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Plans afoot to abolish multiple pensions

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Finance Minister Makis Kervanos

Plans are afoot to abolish the practice of paying multiple pensions to government officials, it was revealed on Friday.

Finance Minister Makis Keravnos said the government “is determined to continue this effort, always within the confines of the law, to abolish multiple pensions.”

He was keen to stress that the planned replacement for them must be “legally enshrined”, so as to avoid the possibility of proposals not being able to be implemented.

Reports had surfaced that a “gratuity payment” would be handed out to government officials as a replacement for the multiple pensions, but a source from the finance ministry told the Cyprus Mail that while an equivalent payment would be made, “it would be wrong to call it a gratuity”.

This is not a gratuity, and it is not a ‘tip’. It is a lump sum one-time payment which will be paid instead of the multiple pensions currently being paid to government officials,” the source said.

At present, high-level government positions come equipped with their own lifetime guaranteed pensions, which are paid monthly to people who have held such posts once they reach the age of 60.

This, as the source explained, “leads to some people, who have maybe been in parliament, or been House President, or been a minister, and had a high-level civil service role, or been President of the Republic, picking up four, or five, or even six pensions.”

The first stage of the government’s plan is to push the age of receipt back to 65 years old, bringing it into line with the state pension enjoyed by the rest of the country.

Then, at the age of 65, a single one-time payment would be given to those high-level government officials who would under the current system have been in receipt of multiple pensions.

That figure will be based on their service, with a formula to be created to calculate what that sum should be for each recipient.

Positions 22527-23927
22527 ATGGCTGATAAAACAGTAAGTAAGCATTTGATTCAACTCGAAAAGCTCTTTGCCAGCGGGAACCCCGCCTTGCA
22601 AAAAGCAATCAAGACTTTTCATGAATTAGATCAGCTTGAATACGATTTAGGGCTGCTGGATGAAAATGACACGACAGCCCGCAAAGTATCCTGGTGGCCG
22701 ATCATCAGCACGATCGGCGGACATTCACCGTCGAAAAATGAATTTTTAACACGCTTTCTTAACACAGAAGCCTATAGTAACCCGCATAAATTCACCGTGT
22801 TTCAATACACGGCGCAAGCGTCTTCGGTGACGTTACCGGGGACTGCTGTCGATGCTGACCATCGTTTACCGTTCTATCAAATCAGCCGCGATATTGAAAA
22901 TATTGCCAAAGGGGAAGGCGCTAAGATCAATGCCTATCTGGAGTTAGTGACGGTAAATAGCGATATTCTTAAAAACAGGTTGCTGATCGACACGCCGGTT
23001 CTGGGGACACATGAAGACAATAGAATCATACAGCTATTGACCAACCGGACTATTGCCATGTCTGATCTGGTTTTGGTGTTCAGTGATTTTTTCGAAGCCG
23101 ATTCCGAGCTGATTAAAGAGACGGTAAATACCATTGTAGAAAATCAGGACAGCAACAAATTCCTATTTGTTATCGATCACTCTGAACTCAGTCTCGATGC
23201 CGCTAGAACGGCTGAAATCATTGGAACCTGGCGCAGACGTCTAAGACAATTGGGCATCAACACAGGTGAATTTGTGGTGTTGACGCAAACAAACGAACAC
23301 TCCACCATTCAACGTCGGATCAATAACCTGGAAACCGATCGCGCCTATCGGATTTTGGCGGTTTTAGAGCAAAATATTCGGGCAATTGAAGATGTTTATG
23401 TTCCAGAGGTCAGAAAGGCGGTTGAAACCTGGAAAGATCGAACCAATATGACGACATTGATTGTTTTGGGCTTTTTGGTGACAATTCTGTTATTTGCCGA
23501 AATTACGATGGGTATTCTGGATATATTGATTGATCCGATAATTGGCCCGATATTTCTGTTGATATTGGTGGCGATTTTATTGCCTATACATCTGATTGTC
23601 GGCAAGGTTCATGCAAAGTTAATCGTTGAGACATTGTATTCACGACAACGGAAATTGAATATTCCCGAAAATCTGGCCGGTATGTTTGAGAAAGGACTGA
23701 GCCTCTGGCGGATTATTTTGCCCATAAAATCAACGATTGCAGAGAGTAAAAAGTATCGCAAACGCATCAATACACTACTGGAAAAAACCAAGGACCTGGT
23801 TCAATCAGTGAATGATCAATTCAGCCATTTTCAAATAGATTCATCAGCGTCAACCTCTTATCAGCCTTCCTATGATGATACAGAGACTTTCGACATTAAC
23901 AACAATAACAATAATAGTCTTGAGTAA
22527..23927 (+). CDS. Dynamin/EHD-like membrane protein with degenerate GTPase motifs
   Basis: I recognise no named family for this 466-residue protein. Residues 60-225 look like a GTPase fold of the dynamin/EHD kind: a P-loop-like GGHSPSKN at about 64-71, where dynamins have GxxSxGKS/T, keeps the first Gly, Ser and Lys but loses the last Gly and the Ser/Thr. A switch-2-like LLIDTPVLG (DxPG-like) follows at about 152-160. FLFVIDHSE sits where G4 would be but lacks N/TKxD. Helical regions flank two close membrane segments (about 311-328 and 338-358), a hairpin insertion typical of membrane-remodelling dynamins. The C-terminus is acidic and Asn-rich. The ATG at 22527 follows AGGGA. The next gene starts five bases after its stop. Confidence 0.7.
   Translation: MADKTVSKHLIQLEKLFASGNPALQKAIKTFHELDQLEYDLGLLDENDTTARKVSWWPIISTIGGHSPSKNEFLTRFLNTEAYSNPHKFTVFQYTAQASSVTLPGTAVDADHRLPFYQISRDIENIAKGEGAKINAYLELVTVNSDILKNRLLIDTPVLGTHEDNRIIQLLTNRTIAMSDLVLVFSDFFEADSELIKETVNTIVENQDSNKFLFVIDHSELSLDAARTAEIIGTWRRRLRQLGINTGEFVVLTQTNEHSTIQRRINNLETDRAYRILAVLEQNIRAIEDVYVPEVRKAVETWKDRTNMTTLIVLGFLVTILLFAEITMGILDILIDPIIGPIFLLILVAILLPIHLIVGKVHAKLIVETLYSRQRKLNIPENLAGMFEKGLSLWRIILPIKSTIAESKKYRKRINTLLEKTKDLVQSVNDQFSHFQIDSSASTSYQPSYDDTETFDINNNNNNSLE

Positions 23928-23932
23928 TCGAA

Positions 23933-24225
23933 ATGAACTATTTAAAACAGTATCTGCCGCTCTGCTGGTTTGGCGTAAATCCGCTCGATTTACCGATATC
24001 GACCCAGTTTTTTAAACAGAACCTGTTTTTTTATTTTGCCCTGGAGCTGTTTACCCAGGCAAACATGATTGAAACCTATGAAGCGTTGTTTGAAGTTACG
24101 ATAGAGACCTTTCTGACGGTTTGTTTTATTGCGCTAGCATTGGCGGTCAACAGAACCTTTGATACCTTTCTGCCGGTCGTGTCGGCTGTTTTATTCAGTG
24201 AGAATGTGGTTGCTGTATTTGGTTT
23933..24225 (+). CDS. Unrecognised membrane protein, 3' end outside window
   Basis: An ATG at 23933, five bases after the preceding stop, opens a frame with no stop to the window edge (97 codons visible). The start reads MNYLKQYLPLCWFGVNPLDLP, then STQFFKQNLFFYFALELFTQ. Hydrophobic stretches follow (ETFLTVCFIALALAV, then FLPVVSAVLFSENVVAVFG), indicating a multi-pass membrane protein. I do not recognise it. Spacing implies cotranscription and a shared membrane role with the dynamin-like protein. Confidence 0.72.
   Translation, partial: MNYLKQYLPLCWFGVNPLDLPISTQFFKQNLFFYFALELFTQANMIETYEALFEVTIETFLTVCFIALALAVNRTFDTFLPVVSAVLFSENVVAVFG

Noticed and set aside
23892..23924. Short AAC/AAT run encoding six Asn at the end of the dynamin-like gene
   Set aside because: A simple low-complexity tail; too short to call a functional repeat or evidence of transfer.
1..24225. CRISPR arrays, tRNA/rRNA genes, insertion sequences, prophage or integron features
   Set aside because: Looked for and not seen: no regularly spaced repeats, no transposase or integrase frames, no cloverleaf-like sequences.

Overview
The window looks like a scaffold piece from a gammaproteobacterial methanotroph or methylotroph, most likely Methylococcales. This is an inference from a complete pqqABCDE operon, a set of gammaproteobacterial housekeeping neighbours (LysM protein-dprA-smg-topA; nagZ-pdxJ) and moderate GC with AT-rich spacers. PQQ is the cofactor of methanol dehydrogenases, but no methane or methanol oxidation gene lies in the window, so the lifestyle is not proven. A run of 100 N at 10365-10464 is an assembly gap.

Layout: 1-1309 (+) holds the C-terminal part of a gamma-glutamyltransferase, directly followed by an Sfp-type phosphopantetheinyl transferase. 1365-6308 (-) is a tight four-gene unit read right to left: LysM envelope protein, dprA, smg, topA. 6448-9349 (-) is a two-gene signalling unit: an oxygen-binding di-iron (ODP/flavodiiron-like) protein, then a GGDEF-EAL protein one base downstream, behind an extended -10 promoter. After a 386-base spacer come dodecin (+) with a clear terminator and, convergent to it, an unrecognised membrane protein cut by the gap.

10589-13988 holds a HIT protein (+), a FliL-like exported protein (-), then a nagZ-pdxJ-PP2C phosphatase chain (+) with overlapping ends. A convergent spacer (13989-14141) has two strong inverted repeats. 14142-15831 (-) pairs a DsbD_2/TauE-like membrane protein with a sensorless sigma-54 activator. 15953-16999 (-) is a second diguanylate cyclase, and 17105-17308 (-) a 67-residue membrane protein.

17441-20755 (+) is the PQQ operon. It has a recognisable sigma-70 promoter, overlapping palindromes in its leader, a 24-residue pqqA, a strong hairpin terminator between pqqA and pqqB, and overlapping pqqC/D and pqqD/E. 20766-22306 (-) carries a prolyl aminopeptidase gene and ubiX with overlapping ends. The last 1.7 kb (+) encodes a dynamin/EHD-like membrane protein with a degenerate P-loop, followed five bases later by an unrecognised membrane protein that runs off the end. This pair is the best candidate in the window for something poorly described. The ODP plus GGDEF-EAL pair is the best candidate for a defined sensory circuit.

While the source was sure that the new system would save the government money in the long run, they said the formula has not yet been drawn up to decide how much recipients would be paid.

“We are at the first stage of this process at the moment. We are working out how we can bring to an end the practice of paying multiple pensions while not violating the constitution,” the source explained.

They added, “our goal is to see how we can do this while staying on the right side of the law.”

The constitution plays an emanant role in discussions surrounding multiple pensions, as it is constitutionally stipulated that various high-level government roles, including the titles of President, minister, and House president, bring with them a separate pension.

Changing the constitution is out of the question, as that would require the consent of the Turkish Cypriot community, which has not had access to the government of the Republic of Cyprus since 1963.

However, as the source said, “something had to be done, because at the moment, this is not a fair system.

“We are trying to not provoke people, because the current system is provocative for ordinary working people who work all their lives to receive a state pension and see ministers and MPs and Presidents pick up multiple salaries and €25,000 a month,” they said.

The issue of the eventual cost of lump sum payments still features highly, but there is no clear picture yet as to how this will be worked out.

The source said the actual cost of multiple pensions for the government is not exceptionally high but concluded that it did not seem fair to most working people.

However, they said, “among the aims of this proposed change in the law is of course to lower the government’s outgoings.

We cannot guarantee that every single lump sum payment will be lower than every single pension paid out over the lifetime of every single official. If one person was a minister, took their pension, and then died within a year, of course their lump sum would be higher than their would-be pension, but the general picture, the overall picture, will see reductions.”

Earlier, Makis Keravnos had told reporters his ministry is in contact with the legal service to find a way forward, and that one conclusion that had been reached was that those already in receipt of multiple pensions could not be stripped of them.

In this sense, the planned law will not be retroactive in nature.

Another point of note is that the lump sum may be untaxed, meaning that the state may effectively lose revenue by implementing this change of formula.

Responding to this point, Keravnos said “at the moment, the priority and focus of this discussion and effort is to abolish multiple pensions,” and added that “there is time” to consider the other outstanding related issues.

Discussions so far, he said, have been productive, with “a lot of discussion and opinions heard.”

He added that there have been convergences between the relevant stakeholders, and that more discussion on the matter will follow.

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